By Peter RoffFormer Senior Political Writer, United Press International
That Democrats are unhappy about the way Barack Obama, Joe Biden and Hillary Rodham Clinton's open Senate seats were filled is understandable. The three vacancies were handled with all the grace of an overweight ballerina in a tap dancing contest -- which, for those of you who came in late, is without any at all.
I can understand why Senator Russ Feingold would come forward with a proposal to amend the U.S. Constitution to require vacant Senate seats be filled by a special election. He obviously lacks the confidence that his party will ever get it right. More than that though, Feingold's idea is very wrong.United States
One seat was almost auctioned off -- and then mishandled by Senate Democrats who, looking more like the Keystone Kops than members of the world's greatest deliberative body, tried to keep the eventual appointee out -- unintentionally conjuring up memories former Governor George Wallace, late of Alabama, standing in the schoolhouse door -- before collapsing like a tower constructed out of Jell-O in a strong breeze.
The second was handed to a family retainer whose principal responsibility is to keep the job available for a relative (shades of Massachusetts, circa 1961).
The third was the subject of a nasty public campaign involving the closest thing America has to royalty that threatened to split the party in a very important state.
So I can understand why Senator Russ Feingold, (D-Wis.), would come forward with a proposal to amend the U.S. Constitution to require vacant Senate seats be filled by a special election. He obviously lacks the confidence that his party will ever get it right. More than that though, Feingold's idea is very wrong.
First of all, the Constitution vests a great deal of responsibility in states and in state governments. This includes the ability to set the manner in which vacant Senate seats would be filled. A few states -- including Feingold's -- require a special election or impose some restrictions on who can be named; in most states the governor retains the power of appointment, at his -- or her -- sole discretion.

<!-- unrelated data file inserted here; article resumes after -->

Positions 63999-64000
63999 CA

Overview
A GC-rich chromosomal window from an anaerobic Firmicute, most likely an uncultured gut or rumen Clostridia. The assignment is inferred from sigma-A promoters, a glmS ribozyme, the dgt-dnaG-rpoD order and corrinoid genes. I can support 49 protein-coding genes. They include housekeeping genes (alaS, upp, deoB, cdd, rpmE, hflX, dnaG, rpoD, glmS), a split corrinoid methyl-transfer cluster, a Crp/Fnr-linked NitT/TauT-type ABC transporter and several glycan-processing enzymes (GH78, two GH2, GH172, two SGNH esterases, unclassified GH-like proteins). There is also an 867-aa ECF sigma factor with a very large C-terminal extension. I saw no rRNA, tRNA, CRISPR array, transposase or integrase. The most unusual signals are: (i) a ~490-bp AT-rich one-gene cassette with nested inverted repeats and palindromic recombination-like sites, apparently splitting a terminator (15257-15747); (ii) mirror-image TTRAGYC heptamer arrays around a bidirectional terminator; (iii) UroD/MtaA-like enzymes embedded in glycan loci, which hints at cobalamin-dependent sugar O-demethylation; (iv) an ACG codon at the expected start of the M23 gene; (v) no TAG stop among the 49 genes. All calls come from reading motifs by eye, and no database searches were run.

It's a trust issue. The Founding Fathers didn't trust the federal government very much, at least not with power. This is evident in the separation of powers that run throughout the Constitution and the Bill of Rights.
There is, for example, the lateral separation of powers that exists between the three branches of the federal government -- the Congress, the President and the Courts, for those of you who slept through high school civics. More to the point for this discussion, the Constitution also contains an unenumerated but no less important vertical separation of power between the people, the states and the national government.
The President, chosen by popular vote for electors among the states, represents the nation. The House of Representatives, elected every two years by district by direct popular vote, represents the people. And, in the Constitution's original construct, Senators -- who were chosen largely by a vote of the members of the state legislature back home -- were supposed to represent the States as political as well as geographic entities.
Direct election of senators changed all that. Gubernatorial appointment in the event of a vacancy is a vestige of that earlier system which, in my view, was a good one. Feingold's proposal is more democratic but that doesn't mean it is better. It might be "more democratic" to let the inmates vote on who is going to run the asylum, for example, but that doesn't mean the living conditions there would improve.
The federal government needs as many checks and balances as can be leveraged against it. Giving the states a stronger voice in the increasingly central government, which could be achieved through the abolition of the direct election of senators, is an idea worth at least as much discussion as Feingold's proposal.
Peter Roff, a former senior writer at United Press International, is a senior fellow at Frontiers of Freedom, an organization that advocates for educational freedom and reform.